Eakinomics: The Small Business Investment Company Program
Thomas Wade has written a highly accessible primer on the Small Business Investment Company (SBIC) Program, cleverly titled, “The Small Business Investment Company Program: A Primer.” This Small Business Administration (SBA) program has been in existence for over 60 years and has provided nearly $70 billion to America’s small businesses through 166,000 investments, including financing for Apple, Intel, and Tesla in their early stages. SBICs may only invest in companies that satisfy the SBA’s definition of a small business.
Here is how the mechanics were set up. “The SBA provided financing (known as leverage) to its SBICs via the issuance of unsecured loans (known as debentures), and these SBICs would then make investments in small businesses they thought had potential for growth.” At first glance, SBICs look like venture capital funds making equity investments in promising entrepreneurial ventures, with the proviso that the taxpayer is providing the money via the SBA. In fact, the financing structure is a bit more flexible: “SBIC investments can be made in a variety of ways, from ‘straight’ debt with no equity features (Loans), debt with equity features (Debt Securities) or stock and partnership interests (Equity Securities), or any combination of the above, with the interest rate charged by the SBA dependent on the type of investment.” Finally, there are limits on leverage and overall support: “For every $1 the SBIC raises in private capital, the SBA will commit $2 of debt, up to a cap of $175 million. In this manner an SBIC with $50 million in private capital available can access up to $100 million in SBIC leverage, allowing them to invest $150 million in qualifying small businesses.” SBICs also benefit from a number of favorable legal provisions.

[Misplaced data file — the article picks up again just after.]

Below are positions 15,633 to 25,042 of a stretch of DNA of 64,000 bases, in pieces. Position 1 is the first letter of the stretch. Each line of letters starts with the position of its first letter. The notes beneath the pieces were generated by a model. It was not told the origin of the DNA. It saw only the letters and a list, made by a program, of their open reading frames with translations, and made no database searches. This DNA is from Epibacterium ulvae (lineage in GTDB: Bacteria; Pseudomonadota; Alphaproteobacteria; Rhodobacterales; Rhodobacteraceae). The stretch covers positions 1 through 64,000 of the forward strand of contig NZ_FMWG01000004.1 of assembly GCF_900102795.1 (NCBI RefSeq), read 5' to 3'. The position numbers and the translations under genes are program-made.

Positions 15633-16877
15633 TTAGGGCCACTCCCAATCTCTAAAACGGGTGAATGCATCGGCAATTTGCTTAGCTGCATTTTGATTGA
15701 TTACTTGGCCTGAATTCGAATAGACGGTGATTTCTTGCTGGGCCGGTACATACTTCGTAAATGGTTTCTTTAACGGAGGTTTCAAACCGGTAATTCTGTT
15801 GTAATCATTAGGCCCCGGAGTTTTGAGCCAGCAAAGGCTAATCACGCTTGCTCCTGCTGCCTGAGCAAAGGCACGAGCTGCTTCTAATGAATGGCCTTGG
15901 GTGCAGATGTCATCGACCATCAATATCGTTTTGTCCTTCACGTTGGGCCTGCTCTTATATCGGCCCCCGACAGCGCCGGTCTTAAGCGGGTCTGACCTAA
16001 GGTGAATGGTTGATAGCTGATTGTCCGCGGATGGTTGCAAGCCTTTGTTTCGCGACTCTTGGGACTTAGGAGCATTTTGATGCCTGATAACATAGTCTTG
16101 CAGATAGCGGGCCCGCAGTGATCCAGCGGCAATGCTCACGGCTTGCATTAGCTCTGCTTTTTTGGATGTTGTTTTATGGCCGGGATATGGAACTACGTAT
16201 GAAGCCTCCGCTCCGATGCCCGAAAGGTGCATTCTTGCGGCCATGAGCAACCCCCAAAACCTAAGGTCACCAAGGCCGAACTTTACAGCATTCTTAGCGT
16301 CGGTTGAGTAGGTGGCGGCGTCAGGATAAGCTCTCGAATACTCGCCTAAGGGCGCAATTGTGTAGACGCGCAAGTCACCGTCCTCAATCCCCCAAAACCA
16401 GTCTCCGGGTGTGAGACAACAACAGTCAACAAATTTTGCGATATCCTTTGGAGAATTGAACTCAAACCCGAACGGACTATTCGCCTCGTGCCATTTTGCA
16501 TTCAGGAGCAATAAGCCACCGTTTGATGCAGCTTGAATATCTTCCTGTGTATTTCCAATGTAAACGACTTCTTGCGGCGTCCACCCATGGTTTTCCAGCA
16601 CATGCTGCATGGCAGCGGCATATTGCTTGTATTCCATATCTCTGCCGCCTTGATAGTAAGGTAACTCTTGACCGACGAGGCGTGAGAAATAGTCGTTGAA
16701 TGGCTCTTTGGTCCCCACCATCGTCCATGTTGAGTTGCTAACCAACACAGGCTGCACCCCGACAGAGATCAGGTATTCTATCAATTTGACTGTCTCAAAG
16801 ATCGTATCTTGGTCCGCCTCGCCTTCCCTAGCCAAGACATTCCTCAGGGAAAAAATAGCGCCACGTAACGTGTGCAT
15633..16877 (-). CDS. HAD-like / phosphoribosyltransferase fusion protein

Now, you might say: “This is all really interesting (or, if you are undercaffeinated, not), but why do I care on March 10, 2021?” As readers of Eakinomics know, one of the key policy responses to the COVID-19 recession is the SBA’s Paycheck Protection Program (PPP), which offers loans to small businesses that may be forgiven if used to cover a specified list of costs (notably payroll costs). As time has passed, there has been increasing concern that firms will be unwilling to take on more debt and that the short-term nature of the PPP is a mismatch for small firms going forward. In this context, the SBIC program would appear to be a potential vehicle for providing alternative financing to promising small businesses, especially longer-term support by professionals who can help a small firm grow.